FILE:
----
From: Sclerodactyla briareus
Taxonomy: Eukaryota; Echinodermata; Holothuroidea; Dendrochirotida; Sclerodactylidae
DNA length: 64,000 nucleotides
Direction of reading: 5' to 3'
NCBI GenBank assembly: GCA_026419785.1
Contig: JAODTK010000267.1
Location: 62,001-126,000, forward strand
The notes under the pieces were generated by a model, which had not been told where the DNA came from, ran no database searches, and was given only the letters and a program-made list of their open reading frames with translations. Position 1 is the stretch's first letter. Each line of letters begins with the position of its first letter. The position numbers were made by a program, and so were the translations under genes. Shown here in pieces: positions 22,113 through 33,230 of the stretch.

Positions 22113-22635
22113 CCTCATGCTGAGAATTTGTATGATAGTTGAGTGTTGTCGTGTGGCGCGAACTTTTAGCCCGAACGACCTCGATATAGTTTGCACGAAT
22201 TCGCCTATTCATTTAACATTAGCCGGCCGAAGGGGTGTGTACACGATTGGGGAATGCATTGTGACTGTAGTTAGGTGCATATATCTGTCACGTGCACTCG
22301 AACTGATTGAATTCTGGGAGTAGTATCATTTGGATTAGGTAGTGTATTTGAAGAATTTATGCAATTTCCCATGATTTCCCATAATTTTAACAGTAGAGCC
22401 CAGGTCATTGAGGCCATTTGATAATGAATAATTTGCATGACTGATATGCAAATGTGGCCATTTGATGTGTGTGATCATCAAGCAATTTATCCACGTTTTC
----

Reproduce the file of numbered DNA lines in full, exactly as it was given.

From: Sclerodactyla briareus
Taxonomy: Eukaryota; Echinodermata; Holothuroidea; Dendrochirotida; Sclerodactylidae
DNA length: 64,000 nucleotides
Direction of reading: 5' to 3'
NCBI GenBank assembly: GCA_026419785.1
Contig: JAODTK010000267.1
Location: 62,001-126,000, forward strand
The notes under the pieces were generated by a model, which had not been told where the DNA came from, ran no database searches, and was given only the letters and a program-made list of their open reading frames with translations. Position 1 is the stretch's first letter. Each line of letters begins with the position of its first letter. The position numbers were made by a program, and so were the translations under genes. Shown here in pieces: positions 22,113 through 33,230 of the stretch.

Positions 22113-22635
22113 CCTCATGCTGAGAATTTGTATGATAGTTGAGTGTTGTCGTGTGGCGCGAACTTTTAGCCCGAACGACCTCGATATAGTTTGCACGAAT
22201 TCGCCTATTCATTTAACATTAGCCGGCCGAAGGGGTGTGTACACGATTGGGGAATGCATTGTGACTGTAGTTAGGTGCATATATCTGTCACGTGCACTCG
22301 AACTGATTGAATTCTGGGAGTAGTATCATTTGGATTAGGTAGTGTATTTGAAGAATTTATGCAATTTCCCATGATTTCCCATAATTTTAACAGTAGAGCC
22401 CAGGTCATTGAGGCCATTTGATAATGAATAATTTGCATGACTGATATGCAAATGTGGCCATTTGATGTGTGTGATCATCAAGCAATTTATCCACGTTTTC